My friend's baby was/is sick...what do I say? - VeggieBoards
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#1 Old 09-15-2005, 12:13 PM
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My friend had a baby over a month ago. Horribly, the baby contracted meningitis during the hospital stay (neither parent has it, so the doctors think it was transfered from another patient or nurse). Poor baby was in the ICU for weeks, but is home now and finally back up to her birth weight.

Thing is, the doctors said they won't know until she's about 6 months old whether or not she has brain damage from the high fever/illness.

My friend is happy to have her baby back home and alive. But I know that if this were my baby, I'd be freaking out and worried that my beautiful little girl isn't "normal" and won't have the life I envisioned her having the first week after she was born, while I had her at home pre-fever. I mean, I'm not talking about becoming a ballerina or the first female president--I'm talking about being able to read and walk! When I talk to her, do I act/talk as though everything will be fine? Do I avoid at all costs bringing up any "possible brain damage" talks? If she brings them up, do I tell her everything will be fine, even though I'm super worried too?

I know she's not my baby, but this is my good friend. Is this the 'elephant in the middle of the room' or something to actually discuss with her?
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#2 Old 09-15-2005, 12:27 PM
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I woudn't say, "everything will be fine" or bring up the brain damage, either. I'd just say something like, "I'm sure this is really stressful for you, let me know if you ever need to talk." or, "I want you to know I'm thinking of your family and hoping/praying that everything turns out fine."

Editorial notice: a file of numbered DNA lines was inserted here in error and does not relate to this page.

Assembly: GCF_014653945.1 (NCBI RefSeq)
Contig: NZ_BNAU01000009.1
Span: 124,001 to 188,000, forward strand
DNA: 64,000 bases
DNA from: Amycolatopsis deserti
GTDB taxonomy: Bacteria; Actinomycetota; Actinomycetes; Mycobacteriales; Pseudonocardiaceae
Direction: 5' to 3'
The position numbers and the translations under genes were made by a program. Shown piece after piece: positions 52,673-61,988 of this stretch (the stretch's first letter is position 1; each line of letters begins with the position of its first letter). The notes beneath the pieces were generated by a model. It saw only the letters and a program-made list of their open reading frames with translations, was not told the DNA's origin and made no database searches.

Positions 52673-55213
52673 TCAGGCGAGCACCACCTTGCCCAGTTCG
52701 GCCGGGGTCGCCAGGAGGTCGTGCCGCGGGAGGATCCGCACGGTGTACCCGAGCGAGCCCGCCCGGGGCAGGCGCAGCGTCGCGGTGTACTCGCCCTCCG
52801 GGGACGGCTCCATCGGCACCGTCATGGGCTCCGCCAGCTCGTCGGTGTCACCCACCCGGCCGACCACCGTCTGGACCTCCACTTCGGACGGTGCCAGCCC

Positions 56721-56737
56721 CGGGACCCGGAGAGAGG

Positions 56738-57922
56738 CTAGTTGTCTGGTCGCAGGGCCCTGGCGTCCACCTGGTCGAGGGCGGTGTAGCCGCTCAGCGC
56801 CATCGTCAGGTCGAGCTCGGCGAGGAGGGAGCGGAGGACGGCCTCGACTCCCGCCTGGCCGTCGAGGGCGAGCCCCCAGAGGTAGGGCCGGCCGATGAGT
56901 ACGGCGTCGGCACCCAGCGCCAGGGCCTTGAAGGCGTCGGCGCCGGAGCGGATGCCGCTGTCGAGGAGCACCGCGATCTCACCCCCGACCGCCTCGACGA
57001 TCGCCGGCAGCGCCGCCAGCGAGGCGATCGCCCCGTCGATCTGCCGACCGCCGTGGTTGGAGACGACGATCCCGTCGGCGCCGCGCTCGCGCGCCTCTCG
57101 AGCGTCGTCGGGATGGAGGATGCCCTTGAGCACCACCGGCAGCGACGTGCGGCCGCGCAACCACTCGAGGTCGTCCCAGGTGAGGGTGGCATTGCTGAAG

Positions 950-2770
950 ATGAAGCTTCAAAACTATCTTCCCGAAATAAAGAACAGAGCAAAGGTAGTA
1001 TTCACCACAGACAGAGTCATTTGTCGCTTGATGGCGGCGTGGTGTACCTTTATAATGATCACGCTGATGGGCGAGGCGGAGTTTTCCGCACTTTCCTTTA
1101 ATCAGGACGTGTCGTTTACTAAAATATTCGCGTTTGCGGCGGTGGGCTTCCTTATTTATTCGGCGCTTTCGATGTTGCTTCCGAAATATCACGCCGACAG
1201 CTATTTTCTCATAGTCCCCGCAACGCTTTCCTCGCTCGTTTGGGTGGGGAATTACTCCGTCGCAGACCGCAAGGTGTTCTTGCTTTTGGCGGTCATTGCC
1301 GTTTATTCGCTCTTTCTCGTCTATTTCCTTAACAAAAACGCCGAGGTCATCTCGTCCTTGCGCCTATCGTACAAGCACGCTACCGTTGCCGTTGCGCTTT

It will be implied that you are concerned about possible brain damage. But after you've said that, I'd wait for her to bring it up before talking about it. Maybe invite her to do something fun to get her mind off of it since there is nothing she can do but wait.
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#3 Old 09-15-2005, 01:32 PM
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first, i would celebrate with her that her baby is well and healthy enough to be home. this is cause for celebration and you should be happy with her.

second, i would not be surprised if she is as worried as you are, if not moreso, about her child's health. if she even mentions it, offer your support in whatever capacity that she needs. A simple--whatever you need, i'll be there for you as best i can--will suffice.

third, if you get into longer discussions about treatment options and what not, may i recommend that you share information about this amazing treatment facility? The Family Hope Center is an AMAZING organization that helps heal brain injuries and defects, usually non-medically (even though it's run by neurologists!). people come from all over the world to heal their children and themselves. i have seen babies go from blind, deaf, and non-moving and most doctors saying that there is no hope for a normal life, to them being sighted, hearing, speaking, walking, and working at grade level.

this process works! there is hope, even if the little one is injured. Please, keep the Family Hope Center in mind.
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#4 Old 09-16-2005, 11:39 AM
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My mom had menegitis when she was young and did end up having brain damage, but it did not affect her mentally, only physically. Be there for your friend and do not scare her. I would probably wait for her to talk about it and then calm her fears, even if there is a possibility of brain damage.
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#5 Old 04-08-2006, 12:56 AM
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I agree w/what others have said.